Tag Archives: PLB

Bushwalking Rescue: Emergency Beacons and Personal Tracking Systems

What communication device should I take with me on a bushwalk to a remote area? What about a satellite or mobile phone? Why should I replace my EPIRB with a PLB? What alternatives are there to a PLB? What are the advantages and disadvantages of a SPOT ?

Traditionally, when walking in a remote area, you always walked with a least three others so that if one person sustained an injury, two of the group could go for help, while the other looked after the injured person. With the availability of satellite technology and sometimes simply a mobile (cell) phone, it is possible to seek help from where the injured person is located rather than have to walk to the nearest road or homestead.

Most people are familiar with the mobile phone, which has excellent range if there is line of sight. This means that sometimes, even in supposedly remote areas, there will be good reception from a mountain top or ridge line. If you are within range of a tower used by your carrier then your family of friends can contact you too; it is not just one way. In an emergency, by dialling 000 or 112 your phone can access the tower of a competitor and effectively roam between carriers depending on which has the best signal.

For more information

Bushwalking Rescue: Emergency Communications by Cell or Mobile Phone

Satellite phones can achieve the same as a mobile phone, but even when there is no line of sight or the distance from the nearest tower is too great. Both the phone itself and the plan are expensive, so for many this is not an option. They do however offer the advantage that your family or friends are able to get in contact with you if they wish as it allows two way communication.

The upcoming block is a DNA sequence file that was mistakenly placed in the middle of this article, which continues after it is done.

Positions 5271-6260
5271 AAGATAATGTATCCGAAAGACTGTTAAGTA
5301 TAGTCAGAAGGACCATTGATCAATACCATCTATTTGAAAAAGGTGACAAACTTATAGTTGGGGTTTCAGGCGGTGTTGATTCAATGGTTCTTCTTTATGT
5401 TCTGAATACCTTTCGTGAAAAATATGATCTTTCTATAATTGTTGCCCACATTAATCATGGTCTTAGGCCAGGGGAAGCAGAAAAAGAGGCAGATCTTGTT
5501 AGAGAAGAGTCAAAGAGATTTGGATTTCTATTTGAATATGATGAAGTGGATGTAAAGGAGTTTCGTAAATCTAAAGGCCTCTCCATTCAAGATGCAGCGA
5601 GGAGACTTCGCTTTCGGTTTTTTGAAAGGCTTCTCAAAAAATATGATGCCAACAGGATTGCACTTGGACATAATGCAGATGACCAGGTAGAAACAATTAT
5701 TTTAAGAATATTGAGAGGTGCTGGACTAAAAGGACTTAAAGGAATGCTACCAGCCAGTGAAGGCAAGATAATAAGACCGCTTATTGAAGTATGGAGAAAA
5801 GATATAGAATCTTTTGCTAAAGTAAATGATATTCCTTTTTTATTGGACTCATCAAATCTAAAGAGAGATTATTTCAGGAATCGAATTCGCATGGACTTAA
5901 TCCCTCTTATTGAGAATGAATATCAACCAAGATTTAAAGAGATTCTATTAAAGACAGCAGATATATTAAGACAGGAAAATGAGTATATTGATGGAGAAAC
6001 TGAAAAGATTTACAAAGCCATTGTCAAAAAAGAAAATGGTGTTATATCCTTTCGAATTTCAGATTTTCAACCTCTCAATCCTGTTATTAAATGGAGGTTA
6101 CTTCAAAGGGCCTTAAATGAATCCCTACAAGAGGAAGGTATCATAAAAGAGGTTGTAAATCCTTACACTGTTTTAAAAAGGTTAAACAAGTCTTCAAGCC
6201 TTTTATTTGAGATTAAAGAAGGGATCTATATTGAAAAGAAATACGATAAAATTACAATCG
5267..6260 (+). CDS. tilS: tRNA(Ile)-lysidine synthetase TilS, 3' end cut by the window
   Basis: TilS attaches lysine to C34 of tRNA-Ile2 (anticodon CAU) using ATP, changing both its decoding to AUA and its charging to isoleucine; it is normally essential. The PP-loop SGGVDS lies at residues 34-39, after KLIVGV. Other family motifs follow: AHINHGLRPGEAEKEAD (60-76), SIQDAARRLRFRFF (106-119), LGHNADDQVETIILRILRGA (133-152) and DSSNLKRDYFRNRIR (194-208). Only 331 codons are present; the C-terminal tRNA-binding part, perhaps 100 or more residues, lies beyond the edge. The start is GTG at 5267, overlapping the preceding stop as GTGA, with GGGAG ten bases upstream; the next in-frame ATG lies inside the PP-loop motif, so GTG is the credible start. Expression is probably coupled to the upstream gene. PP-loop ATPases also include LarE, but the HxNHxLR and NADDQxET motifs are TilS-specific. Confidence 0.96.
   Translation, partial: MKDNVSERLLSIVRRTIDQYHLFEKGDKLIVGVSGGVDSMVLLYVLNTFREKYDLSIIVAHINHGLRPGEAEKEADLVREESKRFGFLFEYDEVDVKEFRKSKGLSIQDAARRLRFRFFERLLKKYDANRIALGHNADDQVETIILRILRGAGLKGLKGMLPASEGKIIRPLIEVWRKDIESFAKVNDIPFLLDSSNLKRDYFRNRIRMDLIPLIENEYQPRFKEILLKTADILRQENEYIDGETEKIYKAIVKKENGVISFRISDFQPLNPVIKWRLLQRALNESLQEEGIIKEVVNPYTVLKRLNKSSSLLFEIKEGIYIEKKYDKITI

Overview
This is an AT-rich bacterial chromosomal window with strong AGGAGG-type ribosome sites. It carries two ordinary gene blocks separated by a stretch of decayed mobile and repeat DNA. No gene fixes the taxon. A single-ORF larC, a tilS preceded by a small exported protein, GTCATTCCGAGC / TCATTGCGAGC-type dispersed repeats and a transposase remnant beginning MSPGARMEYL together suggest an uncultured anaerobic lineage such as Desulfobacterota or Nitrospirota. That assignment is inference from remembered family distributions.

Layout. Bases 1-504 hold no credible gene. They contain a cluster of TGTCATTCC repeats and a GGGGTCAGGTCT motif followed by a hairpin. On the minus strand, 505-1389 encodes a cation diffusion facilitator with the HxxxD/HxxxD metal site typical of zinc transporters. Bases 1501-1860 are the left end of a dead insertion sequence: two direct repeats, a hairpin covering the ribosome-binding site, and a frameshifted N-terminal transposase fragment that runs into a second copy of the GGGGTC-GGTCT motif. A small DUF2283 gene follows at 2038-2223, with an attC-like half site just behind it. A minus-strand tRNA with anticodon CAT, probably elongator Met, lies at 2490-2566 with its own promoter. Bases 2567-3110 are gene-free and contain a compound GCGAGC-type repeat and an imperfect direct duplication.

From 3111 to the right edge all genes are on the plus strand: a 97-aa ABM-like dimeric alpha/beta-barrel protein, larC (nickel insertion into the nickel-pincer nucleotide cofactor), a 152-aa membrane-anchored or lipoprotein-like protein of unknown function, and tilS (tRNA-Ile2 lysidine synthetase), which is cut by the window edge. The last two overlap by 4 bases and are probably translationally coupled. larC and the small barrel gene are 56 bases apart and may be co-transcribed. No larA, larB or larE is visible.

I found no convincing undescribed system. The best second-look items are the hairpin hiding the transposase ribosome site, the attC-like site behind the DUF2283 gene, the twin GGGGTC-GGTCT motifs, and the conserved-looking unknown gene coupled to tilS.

Emergency Beacons

Many bushwalkers had been using an EPIRB ( Emergency Position Indicating Radio Beacon) which until February 2009  provided the extra layer of security in remote areas, but this had a very poor accuracy*, as low as 20 km, low power and time lag in activation. The alert frequency from the EPIRB (121.5 MHz) is no longer monitored by rescue authorities so they are now useless and should be disposed of carefully. Battery World provides such a service free of charge.

This has now been replaced by a PLB, which operates at  two frequencies, the higher 406 MHz to give the satellite alert and the lower 121.5 MHz provides the final homing signal for the search aircraft. The more expensive models have a GPS in-built which means that not only can an alert be given, but that the exact location of the injured or lost person can be given. This is a great improvement and dramatically reduces the search time as the location is given to within 100m. Without a GPS, they have an accuracy of about 5 km.  They must be registered so that emergency authorities can access details of next-of-kin to check that it is not a false alarm. They also have access your route plan if you have registered it. PLBs only offer a one way service: user to emergency rescue services. They can be hired form a variety of sources depending on location.

Check the Australian Maritime Safety website for details of approved models . If purchasing from overseas check with ACMA that it meets Australian requirements.

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* Communications for Bushwalkers Rik Head Bush Search and Rescue Victoria (Version 1.0 March 2009) pdf

Satellite Personal Tracking Systems

SPOT  gen3 is an example of a handheld system which is capable of sending your position by satellite to a list of friends and  can also be displayed on Google maps. If you need help, a message can be sent using a preset list of custom messages. In a life threatening emergency, there is a SOS button which sends a message and is relayed by GEOS to the AMSA RCC as for a PLB.

Advantages

  • Works were you mobile (cell) phone has no reception
  • Allows customised messages to friends
  • Allows automatic tracking of your position at regular intervals
  • Relatively low cost purchase price

Disadvantages

It is a one way system like the PLB, with no messages from friends possible. There is a  yearly subscription fee in addition to the purchase price. Currently the basic fee is USD $115 and the tracking option fee an additional USD $49.99 Purchase price is less than AUD $200 with free shipping.

Read more…..

SPOT FAQ

You Tube User Review  SPOT 2

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This article by Bush Walker is licensed under a Creative Commons Attribution-NonCommercial-ShareAlike 3.0 Unported License.

Is Solo Bushwalking Safe?

Why walk solo? How can trip planning reduce the risks ? Solo communications? What additional equipment do you need for a solo walk? How can you make it easier for rescuers?

Why would anyone want to walk solo?